Ingredients. One of the most important things to look for in healthy treats is the ingredients list. Stick to treats with an ingredients list of whole, natural foods. Many treats include healthy ingredients like meat, peanut butter, fruits, and vegetables. Our vets also recommend treats with fish or salmon, because omega-3 fatty acids can help with brain and eye development in puppies or boost cognitive function in older dogs.

Brand. Some brands offer higher quality dog treats than others. Our veterinary team trusts brands like Purina Pro Plan, Science Diet/Hills, and Royal Canin. They all avoid cross-contamination between foods and treats during manufacturing.

Calories. Generally, treats should be just that — treats! Treats should make up less than 10% of your dog’s daily calories, so read the label for the calorie amount per treat and stick to the correct portion sizes.

Texture. You want to choose treats that aren’t too hard, otherwise, they can pose a choking hazard. Hard treats are difficult for a dog to bite into, so they might only be able to bite them into large pieces, which are hard to swallow. Too-hard treats can also fracture your dog’s teeth.

Size. Treats can be a choking hazard if they are too large or too small for your dog. Opt for small treats for puppies or small dogs. Large dogs may enjoy large treats, but also make sure to keep an eye out. Even large dogs can choke on treats that are too big.

Labels. Treats labeled as all-natural can be misleading, as the treats may still be highly processed.

👉 If your dog is overweight or has dietary restrictions, you’ll need to scrutinize the treat labels very carefully.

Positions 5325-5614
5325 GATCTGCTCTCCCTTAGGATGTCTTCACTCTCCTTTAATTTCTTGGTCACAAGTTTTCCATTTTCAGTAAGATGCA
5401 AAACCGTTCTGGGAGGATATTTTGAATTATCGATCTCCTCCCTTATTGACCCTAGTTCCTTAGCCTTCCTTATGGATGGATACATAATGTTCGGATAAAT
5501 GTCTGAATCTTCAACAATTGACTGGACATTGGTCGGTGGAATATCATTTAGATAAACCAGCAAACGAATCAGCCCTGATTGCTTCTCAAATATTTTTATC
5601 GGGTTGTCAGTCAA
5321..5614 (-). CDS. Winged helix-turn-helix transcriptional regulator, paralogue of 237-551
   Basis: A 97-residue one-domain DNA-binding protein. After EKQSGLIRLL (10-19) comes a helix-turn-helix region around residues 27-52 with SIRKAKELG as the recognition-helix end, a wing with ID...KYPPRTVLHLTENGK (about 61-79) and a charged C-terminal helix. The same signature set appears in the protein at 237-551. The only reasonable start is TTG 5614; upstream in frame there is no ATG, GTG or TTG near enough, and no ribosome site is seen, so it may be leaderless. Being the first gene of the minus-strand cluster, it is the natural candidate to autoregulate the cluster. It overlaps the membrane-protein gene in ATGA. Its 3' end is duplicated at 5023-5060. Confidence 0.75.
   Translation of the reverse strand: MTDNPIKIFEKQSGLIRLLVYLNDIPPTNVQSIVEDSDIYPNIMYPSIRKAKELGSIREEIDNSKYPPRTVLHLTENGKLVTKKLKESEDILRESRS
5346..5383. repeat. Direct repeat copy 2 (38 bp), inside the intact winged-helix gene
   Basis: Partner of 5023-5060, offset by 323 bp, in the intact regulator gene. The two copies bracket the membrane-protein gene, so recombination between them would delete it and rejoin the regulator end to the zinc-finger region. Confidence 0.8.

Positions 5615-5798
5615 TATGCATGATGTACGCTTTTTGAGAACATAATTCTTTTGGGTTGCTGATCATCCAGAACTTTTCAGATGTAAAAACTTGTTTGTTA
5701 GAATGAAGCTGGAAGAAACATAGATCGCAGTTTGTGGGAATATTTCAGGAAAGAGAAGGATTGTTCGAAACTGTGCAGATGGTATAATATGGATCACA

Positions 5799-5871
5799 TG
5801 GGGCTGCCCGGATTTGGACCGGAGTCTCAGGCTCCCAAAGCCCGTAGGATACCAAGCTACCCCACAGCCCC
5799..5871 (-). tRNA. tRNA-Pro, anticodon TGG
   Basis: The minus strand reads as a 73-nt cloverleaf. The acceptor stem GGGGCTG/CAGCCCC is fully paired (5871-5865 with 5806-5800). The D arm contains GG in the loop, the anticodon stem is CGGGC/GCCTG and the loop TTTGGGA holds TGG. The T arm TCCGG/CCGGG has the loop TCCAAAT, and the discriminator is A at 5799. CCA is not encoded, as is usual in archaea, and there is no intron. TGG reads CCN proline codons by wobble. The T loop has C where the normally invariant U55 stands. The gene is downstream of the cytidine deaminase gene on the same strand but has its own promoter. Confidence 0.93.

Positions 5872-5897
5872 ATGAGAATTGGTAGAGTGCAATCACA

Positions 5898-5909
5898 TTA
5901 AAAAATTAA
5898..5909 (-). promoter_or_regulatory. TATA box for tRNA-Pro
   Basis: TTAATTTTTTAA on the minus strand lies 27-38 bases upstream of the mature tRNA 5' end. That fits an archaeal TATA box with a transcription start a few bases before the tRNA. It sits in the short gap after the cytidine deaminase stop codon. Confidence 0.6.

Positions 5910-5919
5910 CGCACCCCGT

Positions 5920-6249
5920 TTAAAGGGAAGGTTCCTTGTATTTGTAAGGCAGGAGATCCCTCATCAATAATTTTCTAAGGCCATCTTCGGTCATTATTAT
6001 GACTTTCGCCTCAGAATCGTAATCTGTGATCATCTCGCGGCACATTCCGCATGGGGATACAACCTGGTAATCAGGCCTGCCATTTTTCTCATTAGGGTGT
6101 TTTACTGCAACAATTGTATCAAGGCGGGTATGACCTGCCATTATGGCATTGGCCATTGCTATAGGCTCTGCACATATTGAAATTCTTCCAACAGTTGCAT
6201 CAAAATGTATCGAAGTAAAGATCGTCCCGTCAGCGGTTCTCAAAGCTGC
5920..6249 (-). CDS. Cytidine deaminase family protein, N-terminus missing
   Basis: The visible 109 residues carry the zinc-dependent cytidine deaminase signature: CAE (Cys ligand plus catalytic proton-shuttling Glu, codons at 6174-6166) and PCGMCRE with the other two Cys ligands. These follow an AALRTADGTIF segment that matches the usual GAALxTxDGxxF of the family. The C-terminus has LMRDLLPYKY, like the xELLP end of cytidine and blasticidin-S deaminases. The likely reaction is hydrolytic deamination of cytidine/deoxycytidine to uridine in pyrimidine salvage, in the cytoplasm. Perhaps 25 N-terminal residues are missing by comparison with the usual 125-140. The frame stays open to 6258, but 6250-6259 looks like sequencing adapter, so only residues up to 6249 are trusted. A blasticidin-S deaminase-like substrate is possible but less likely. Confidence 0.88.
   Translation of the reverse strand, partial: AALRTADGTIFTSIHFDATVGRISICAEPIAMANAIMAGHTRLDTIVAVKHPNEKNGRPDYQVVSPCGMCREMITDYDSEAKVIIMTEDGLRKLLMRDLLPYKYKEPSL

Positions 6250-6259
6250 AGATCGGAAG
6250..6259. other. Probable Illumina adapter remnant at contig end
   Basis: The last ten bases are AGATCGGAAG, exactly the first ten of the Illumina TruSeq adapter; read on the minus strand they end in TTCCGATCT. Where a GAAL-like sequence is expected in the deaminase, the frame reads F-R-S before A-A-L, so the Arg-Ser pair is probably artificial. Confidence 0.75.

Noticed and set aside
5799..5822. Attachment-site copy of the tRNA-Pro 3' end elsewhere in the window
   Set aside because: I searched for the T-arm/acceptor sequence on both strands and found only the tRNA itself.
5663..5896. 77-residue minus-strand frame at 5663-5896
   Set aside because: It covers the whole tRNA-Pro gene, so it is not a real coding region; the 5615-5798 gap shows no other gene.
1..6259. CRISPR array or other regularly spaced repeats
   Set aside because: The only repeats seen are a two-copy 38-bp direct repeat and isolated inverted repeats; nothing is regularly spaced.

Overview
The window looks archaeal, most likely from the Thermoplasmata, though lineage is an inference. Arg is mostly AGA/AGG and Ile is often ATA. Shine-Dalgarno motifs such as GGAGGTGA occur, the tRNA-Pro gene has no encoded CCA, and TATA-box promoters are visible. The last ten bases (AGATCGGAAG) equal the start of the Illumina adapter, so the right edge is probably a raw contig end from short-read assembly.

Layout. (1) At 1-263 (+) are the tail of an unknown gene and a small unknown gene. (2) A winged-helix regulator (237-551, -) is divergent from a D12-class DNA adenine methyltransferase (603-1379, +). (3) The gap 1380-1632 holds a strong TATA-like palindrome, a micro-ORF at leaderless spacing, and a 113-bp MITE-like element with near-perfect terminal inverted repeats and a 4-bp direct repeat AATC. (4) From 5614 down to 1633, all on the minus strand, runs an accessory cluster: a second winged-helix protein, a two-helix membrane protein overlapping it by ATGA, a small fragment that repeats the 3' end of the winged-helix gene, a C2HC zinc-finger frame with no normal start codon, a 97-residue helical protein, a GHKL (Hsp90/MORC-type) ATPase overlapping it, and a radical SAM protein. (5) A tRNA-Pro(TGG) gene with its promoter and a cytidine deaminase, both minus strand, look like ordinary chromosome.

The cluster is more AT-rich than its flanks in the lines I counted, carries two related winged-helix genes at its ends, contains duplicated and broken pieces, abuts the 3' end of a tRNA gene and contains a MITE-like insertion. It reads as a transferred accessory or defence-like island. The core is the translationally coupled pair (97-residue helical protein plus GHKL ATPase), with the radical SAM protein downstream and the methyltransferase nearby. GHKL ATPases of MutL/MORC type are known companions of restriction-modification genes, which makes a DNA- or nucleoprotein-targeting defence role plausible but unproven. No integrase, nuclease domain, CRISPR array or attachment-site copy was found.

Types of dog treats to avoid

There are many popular treats out there that aren’t good for any dogs. Here are some common treats to stay away from.

Rawhides. Rawhides are inexpensive treats with little nutritional value. Some rawhides are treated with toxins like formaldehyde and bleach. They also pose a huge choking risk as they break down into pieces over time. However, some rawhide-like products, such as Purina Pro Plan Dental Chewz, are VOHC-approved and safe for consumption.

Animal bones. Sure, bones are “all-natural” but they can be covered in pathogens, such as E. Coli and salmonella. Some people may suggest boiling the bones to sanitize them, but this process actually makes the bones brittle and more likely to splinter. This is a choking hazard for dogs, and splinters and sharp pieces can puncture the intestines.

Jerky-type treats. Since 2007, the FDA has received reports of sick pets after consuming jerky pet treats. Learn more about their ongoing investigation and how they’re testing treats to determine why some jerky treats are making pets sick. While these cases are rare, we recommend avoiding jerky-type treats — especially with so many other great options on the market.

Treats with additives. We like treats that don’t contain lots of additives or artificial colors. Some additives, such as Red#3, used for coloring or preservatives have been linked to cancer in animals .